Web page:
Katey Martin, jersey no.15, is one of the most experienced cricketers in New Zealand set up. She made her debut as an 18-year-old in 2003 in a Test against India and is currently the only active cricketer from New Zealand to have played in a Test match. In 2018, she scored 180 runs from four T20Is during the series against West Indies at home and was named player of the series for her three fifties including her career-best score of 65. Only Rachel Priest has more dismissals than her as a wicket-keeper for New Zealand in T20Is. She plays for Otago Sparks in domestic cricket and was the player of the year during the 2016-17 season. She has also represented Melbourne Stars in the Women’s Big Bash League in Australia.

An aggressive batter and a wicket-keeper, Martin has scored 2291 runs-including ten fifties from 160 internationals. She has also kept wickets in 86 matches across formats accounting for 81 dismissals, including 48 catches and 33 stumpings. She was part of the 2009 New Zealand squads that finished runners-up in the T20 and ODI World Cups.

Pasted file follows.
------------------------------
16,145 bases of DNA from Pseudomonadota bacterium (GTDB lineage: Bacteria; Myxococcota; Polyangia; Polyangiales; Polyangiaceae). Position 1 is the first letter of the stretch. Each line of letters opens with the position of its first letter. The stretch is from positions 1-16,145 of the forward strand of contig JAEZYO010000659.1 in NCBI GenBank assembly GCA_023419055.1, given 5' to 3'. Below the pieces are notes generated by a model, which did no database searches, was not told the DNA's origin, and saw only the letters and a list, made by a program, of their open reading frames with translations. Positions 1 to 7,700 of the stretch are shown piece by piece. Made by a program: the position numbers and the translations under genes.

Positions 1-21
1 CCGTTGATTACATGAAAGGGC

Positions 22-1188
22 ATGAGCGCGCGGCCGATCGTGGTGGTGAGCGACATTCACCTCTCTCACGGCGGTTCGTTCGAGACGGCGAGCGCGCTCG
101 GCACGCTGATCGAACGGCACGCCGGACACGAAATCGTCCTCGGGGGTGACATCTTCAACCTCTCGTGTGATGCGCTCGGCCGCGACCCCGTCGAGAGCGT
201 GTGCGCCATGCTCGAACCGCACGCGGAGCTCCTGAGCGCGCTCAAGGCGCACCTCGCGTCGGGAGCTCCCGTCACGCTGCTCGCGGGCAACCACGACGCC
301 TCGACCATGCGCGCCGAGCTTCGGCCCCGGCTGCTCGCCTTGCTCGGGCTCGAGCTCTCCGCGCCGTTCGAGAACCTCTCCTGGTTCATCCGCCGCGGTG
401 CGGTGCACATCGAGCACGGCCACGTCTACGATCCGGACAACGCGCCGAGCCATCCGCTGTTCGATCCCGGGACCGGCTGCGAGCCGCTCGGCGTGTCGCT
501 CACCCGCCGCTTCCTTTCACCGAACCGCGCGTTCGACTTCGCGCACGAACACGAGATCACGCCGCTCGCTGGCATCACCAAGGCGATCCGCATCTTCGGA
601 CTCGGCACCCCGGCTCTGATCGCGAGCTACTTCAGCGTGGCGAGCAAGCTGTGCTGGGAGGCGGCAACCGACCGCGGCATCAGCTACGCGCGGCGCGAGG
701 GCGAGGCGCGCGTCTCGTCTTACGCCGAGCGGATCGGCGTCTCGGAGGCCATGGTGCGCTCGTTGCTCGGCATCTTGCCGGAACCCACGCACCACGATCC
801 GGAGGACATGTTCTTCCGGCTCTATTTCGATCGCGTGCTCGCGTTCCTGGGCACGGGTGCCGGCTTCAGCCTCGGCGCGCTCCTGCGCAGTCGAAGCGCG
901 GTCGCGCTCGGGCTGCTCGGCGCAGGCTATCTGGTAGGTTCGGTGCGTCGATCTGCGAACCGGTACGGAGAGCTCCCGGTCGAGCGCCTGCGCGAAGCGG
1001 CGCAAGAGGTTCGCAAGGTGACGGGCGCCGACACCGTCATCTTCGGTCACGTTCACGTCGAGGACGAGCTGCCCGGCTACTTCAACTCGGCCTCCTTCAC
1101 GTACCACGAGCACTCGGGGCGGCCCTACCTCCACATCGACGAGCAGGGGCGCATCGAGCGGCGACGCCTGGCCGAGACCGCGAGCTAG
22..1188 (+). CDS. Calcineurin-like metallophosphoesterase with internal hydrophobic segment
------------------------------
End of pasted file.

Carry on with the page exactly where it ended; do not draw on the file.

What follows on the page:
© Women's CricZone © Women's CricZone

Iram Javed (Pakistan)

Pakistan’s jersey no.16, Iram Javed is a batter known for her aggressive intent. In 2019, she won the player of the match award for her match-winning 45-ball 55 - her maiden fifty in international cricket - against South Africa in the third T20I in Pietermaritzburg to give Pakistan a 2-1 lead in the five-match series. In the same year, she scored a crucial 21 during the first T20I match against Bangladesh at home to help her side win by 14 runs. She was the second highest run-getter for PCB Dynamites during the National Triangular T20 Women's Cricket Championship for the 2019-20 season.